A world acclaimed author and researcher, Rolf Giesen presents the Western audience with the first history of Chinese animation ever written in the globalized English language. He chooses a linear narrative, chronologically structured in decades (the 1920s, the 1930s, and so on), and for each decade he provides the list of the relevant films produced, with plenty of historical information and critical comments. A simple, traditional approach; however, any unbeaten – and more intellectually exciting – track would have been confusing and pretentious, in a world that knows little or nothing at all about the subject.
The development of Chinese animation, no less than the development of live-action cinema, was – and is – strictly intertwined with the development of Chinese politics. First of all because since the 1950s the production was basically aimed at propaganda or at a subtler, allegoric indoctrination. Second, because the Shanghai Animation Film Studio, the only animation studio of socialist China (1949-1976) based in Shanghai, was property of the State. Third, because of a special enlightenment of the Chinese ruling class. It sounds shocking (to the westerners) that the almighty Zhou Enlai, the eternal Number Two to the great helmsman Mao Zedong, bend over to our humble art, declaring that “Animation films are rather outstanding, with their special and unique style, in the Chinese film industry” (pp. 5).
After the great international success of the animated shorts Xiao kedou zhao mama (Little Tadpoles Look for Mama, 1960) and Mudi (The Herd Boy’s Flute, 1963), and of the feature film in two parts Danao tiangong (Uproar in Heaven, 1961-1964), the Cultural Revolution ravaged the country, and the Shanghai Animation Film Studio remained inactive from 1965 to 1973. The 1970s were the aftermath of the Cultural Revolution, and the following decade saw reform, a transitional stage and eventually the decline. Shanshui qing (Feelings of Mountains and Rivers, 1988) was internationally awarded and acclaimed, but it was the swan’s song. The studio’s monopoly ended, American and Japanese TV series and theatrical films were imported, and the characteristically Chinese style and technique of ink-painting animation was abandoned and forgotten.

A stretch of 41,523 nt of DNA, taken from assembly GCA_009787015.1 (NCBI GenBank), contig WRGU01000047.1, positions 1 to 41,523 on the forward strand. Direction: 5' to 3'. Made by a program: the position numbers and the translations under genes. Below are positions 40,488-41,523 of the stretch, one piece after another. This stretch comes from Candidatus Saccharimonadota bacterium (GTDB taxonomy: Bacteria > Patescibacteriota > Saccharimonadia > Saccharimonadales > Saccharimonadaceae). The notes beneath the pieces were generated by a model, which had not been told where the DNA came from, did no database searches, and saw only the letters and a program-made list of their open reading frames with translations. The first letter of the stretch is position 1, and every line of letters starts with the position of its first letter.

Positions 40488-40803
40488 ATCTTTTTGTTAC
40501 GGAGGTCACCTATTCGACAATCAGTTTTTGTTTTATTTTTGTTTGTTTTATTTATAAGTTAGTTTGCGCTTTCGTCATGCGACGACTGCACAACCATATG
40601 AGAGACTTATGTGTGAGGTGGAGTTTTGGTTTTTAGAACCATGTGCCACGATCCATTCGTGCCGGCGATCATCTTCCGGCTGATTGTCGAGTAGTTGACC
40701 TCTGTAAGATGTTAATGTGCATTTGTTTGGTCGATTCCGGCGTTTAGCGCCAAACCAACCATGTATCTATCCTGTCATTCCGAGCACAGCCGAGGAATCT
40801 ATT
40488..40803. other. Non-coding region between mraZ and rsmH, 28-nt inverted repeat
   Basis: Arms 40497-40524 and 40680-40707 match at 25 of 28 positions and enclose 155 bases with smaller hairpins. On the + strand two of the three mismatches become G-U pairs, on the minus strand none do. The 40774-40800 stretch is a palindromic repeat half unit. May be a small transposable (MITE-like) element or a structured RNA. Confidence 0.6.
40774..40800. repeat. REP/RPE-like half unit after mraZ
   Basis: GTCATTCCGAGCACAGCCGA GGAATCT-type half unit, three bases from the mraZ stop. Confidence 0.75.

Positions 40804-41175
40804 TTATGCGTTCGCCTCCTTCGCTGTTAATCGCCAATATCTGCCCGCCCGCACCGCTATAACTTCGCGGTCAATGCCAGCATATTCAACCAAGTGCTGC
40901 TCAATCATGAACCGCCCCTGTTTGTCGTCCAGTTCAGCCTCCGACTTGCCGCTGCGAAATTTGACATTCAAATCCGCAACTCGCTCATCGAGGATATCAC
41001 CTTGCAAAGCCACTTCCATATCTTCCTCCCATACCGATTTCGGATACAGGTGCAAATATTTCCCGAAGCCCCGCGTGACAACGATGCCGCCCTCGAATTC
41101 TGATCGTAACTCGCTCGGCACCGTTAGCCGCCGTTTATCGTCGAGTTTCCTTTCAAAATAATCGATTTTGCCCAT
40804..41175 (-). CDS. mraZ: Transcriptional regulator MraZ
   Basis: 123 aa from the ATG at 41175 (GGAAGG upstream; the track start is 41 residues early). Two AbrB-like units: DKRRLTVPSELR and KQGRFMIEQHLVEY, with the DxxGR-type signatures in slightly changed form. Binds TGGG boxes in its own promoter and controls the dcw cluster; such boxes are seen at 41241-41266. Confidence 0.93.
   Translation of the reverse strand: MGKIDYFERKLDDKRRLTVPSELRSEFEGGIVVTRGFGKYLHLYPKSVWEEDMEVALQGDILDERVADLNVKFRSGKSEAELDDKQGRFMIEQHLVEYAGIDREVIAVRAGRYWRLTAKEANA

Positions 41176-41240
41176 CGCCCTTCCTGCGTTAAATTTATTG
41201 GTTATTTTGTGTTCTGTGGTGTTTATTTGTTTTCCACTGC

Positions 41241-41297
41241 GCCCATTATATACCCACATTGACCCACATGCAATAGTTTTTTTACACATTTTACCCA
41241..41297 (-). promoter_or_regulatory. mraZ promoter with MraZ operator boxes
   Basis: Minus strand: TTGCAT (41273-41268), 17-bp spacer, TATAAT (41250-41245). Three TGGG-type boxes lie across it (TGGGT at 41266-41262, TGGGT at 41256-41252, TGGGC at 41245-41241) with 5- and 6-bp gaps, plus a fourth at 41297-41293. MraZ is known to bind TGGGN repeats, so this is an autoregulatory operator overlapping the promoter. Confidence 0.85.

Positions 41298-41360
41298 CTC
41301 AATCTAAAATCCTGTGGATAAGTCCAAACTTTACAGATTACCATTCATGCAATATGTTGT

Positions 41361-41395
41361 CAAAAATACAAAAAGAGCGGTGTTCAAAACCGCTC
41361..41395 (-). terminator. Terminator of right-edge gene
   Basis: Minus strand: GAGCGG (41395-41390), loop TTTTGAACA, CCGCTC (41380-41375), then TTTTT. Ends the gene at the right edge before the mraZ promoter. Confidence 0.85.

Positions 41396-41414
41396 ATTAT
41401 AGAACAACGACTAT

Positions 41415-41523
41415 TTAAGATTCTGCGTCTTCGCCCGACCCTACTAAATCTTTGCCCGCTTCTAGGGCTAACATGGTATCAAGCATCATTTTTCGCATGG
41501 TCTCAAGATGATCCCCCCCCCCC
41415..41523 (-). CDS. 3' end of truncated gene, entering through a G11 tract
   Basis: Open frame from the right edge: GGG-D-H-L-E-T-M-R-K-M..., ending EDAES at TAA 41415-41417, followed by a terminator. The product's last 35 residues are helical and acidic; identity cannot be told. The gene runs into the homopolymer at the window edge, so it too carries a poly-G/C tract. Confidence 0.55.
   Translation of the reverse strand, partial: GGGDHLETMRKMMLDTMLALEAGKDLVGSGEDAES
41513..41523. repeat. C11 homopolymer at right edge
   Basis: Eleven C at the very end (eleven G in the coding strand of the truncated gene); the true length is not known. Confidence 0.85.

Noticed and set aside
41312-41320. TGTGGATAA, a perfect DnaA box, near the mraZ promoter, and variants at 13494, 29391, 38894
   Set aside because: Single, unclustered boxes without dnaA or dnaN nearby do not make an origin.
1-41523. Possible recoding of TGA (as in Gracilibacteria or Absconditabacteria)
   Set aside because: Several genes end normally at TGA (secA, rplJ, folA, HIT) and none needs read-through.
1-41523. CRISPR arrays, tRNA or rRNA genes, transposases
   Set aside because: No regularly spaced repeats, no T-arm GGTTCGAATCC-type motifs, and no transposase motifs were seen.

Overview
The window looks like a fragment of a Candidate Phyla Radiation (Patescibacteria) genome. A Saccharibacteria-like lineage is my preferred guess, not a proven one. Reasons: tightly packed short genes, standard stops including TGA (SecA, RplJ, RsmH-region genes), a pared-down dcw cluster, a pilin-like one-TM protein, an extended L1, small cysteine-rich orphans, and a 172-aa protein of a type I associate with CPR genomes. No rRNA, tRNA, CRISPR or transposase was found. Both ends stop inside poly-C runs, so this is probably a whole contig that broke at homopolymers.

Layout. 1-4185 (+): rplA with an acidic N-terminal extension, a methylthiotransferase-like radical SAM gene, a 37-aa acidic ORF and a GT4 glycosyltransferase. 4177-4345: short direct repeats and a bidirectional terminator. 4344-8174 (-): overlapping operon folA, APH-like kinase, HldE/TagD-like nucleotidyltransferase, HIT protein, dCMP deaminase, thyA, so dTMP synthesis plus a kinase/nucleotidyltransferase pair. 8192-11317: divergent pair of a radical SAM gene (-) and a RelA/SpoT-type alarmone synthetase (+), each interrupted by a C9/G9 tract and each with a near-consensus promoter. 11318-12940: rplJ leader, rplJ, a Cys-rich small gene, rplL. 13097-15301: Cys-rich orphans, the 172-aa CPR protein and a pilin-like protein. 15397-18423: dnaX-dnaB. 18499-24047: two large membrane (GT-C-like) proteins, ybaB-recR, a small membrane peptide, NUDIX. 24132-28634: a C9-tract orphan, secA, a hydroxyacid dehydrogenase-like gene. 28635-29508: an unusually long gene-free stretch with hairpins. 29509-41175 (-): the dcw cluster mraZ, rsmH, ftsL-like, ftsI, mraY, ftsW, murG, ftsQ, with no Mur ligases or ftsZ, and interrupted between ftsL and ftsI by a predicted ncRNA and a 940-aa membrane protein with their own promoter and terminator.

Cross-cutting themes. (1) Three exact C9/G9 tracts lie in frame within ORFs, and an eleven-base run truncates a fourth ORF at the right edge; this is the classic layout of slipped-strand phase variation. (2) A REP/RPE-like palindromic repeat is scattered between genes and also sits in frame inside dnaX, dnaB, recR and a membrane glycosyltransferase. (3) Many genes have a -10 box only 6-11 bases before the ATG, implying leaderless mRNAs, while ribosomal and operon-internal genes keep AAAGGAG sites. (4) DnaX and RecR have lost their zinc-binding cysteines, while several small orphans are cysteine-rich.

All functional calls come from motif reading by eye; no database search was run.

“Throughout the 1990s,” writes Rolf Giesen, “the Chinese government modified the animation industry in a number of ways to bring it from a planned to a market economy (… But) afraid that foreign shows might have negative impacts on children’s values and on the creation of a national identity, the Chinese government clamped down in 2005-2006, limiting the number of foreign cartoons on television to 40 percent” (pp. 81-82).
The last seventy pages of the book are devoted to as various subject matters as “Education in Animation,” “Selected Students’ Works and Short Films,” “Selected Animated Science and Educational Films,” “Selected Animated Commercials,” “Mobile Content and Webtoons,” “Selected Mobile Animation,” and “Selected Webtoons.”
Rolf Giesen closes his book with an “Afterword” full of information, but on the future of animation in the People’s Republic of China he had written the most intense words on page 7: “Creativity training is (now) high on the Chinese agenda (…) creativity cannot be indoctrinated but only experienced (…) one cannot create new things if one is not a creative individual.” Apparently China’s current ruling class, starting with the President of the Republic Mr. Xi Jinping, are aware of this and are doing their best to foster and promote creativity instead of commonplace in the young generations. This optimistic note closes the reading of a book of great importance, which redresses a shortcoming, and does so with sensitivity and preciseness. Chinese Animation is an important book for every English-reading person, as it deals with the current animation culture of more than a billion and a half inhabitants of our common planet.
Giannalberto Bendazzi is an Italian film critic and historian, who taught at the Università degli Studi of Milan and at the Nanyang Technological University of Singapore. His 2016 book Animation – A World History is a complete remake of his previous classic Cartoons, published in many languages. In 2001, he edited Alexeieff, Itinéraire d’un maître – Itinerary of a Master, dedicated to one of the great creators of avant-garde cinema. The book on Quirino Cristiani, the author of the first animated feature films, was published in Spanish by Ediciones de la Flor, Buenos Aires. He is an advocate of animation as an art form better than a children’s toy. A founding member of the Society for Animation Studies, and for nine years a member of the Board of Directors of ASIFA, Giannalberto Bendazzi wrote books on live-action cinema, too: on Woody Allen and Mel Brooks.